With Texas still reeling from Hurricane Harvey and another storm barreling toward Florida, the Federal Emergency Management Agency is expected to run out of money by Friday, according to a Senate aide, putting pressure on Congress to provide more funding this week.
As of 10 a.m. Tuesday morning, FEMA’s Disaster Relief Fund, which pays for the agency’s disaster response and recovery activity, had just $1.01 billion on hand. And of that, just $541 million was “immediately available” for response and recovery efforts related to Hurricane Harvey, according to a spokeswoman for FEMA who asked not to be identified by name.
The $1.01 billion in the fund Tuesday morning is less than half of the $2.14 billion that was there at 9 a.m. last Thursday morning — a spending rate of $9.3 million every hour, or about $155,000 a minute.
The agency would be out of funds just as Irma, a category 5 hurricane, might start thrashing the coast of Florida.
“If it’s down to $1 billion or less, then I would say there’s a great concern,” said Elizabeth Zimmerman, who until January was FEMA’s associate administrator for the office of response and recovery. “Congress needs to take action very quickly.”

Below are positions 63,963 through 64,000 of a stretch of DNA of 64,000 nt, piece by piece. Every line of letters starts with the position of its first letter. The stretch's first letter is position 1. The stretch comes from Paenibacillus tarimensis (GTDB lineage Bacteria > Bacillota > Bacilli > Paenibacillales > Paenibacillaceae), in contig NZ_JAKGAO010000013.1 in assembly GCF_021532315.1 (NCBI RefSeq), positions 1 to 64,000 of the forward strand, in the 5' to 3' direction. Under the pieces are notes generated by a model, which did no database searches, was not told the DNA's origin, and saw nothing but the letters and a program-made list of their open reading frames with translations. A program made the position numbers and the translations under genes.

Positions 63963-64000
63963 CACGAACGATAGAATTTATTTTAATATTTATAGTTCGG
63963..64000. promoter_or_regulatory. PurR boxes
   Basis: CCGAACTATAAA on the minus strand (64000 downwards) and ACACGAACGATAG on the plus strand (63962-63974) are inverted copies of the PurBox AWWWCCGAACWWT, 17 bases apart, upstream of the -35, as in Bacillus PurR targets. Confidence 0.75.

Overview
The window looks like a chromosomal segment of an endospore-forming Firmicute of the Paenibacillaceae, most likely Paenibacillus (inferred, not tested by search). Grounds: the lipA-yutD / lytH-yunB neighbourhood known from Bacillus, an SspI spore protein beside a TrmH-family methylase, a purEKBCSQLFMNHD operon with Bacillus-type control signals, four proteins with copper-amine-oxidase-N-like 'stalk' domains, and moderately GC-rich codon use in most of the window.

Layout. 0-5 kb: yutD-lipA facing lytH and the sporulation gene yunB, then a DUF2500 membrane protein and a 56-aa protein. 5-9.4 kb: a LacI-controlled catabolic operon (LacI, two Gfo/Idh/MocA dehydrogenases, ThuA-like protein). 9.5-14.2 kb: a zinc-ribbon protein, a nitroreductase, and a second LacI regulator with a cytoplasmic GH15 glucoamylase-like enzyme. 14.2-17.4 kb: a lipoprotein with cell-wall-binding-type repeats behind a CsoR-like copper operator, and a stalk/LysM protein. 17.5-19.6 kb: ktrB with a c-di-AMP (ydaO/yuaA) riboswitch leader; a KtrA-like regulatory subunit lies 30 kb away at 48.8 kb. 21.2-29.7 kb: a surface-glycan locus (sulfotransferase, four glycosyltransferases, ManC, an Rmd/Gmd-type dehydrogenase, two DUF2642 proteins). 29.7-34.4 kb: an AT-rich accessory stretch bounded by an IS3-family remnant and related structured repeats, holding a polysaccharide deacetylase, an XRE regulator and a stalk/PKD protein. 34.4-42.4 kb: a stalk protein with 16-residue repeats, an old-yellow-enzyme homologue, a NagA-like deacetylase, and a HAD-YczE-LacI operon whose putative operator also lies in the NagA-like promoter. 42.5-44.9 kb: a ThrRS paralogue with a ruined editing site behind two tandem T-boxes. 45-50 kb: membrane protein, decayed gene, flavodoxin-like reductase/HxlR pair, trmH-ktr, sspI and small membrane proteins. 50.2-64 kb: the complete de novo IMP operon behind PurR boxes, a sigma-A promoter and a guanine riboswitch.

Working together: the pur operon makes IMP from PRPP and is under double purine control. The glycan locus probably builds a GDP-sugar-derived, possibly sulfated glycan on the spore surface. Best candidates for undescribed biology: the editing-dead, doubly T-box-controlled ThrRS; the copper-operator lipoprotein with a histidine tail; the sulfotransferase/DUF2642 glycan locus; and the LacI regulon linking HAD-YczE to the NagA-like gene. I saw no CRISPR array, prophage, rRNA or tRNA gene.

President Donald Trump’s administration has asked Congress for an injection of almost $8 billion in additional funds.
The House is voting Wednesday on funding for Harvey. The Senate, which is expected to act this week as well, is considering whether to add a suspension of the federal debt limit to the measure. The legislation would then go back to the House.
In the meantime, FEMA has restricted spending to what it calls “immediate needs” — what it calls “lifesaving, life-sustaining response efforts” for Harvey and Irma. Zimmerman said the agency can also start pulling money from other projects.
But without more money, Zimmerman said, the agency will be hard-pressed to deal with what’s coming. “We’re not even at peak hurricane season,” she said.
Irma comes after Hurricane Harvey, which smashed ashore in Texas Aug. 25 causing widespread damage, power outages and flooding and taking almost a fifth of U.S. oil refining capacity offline.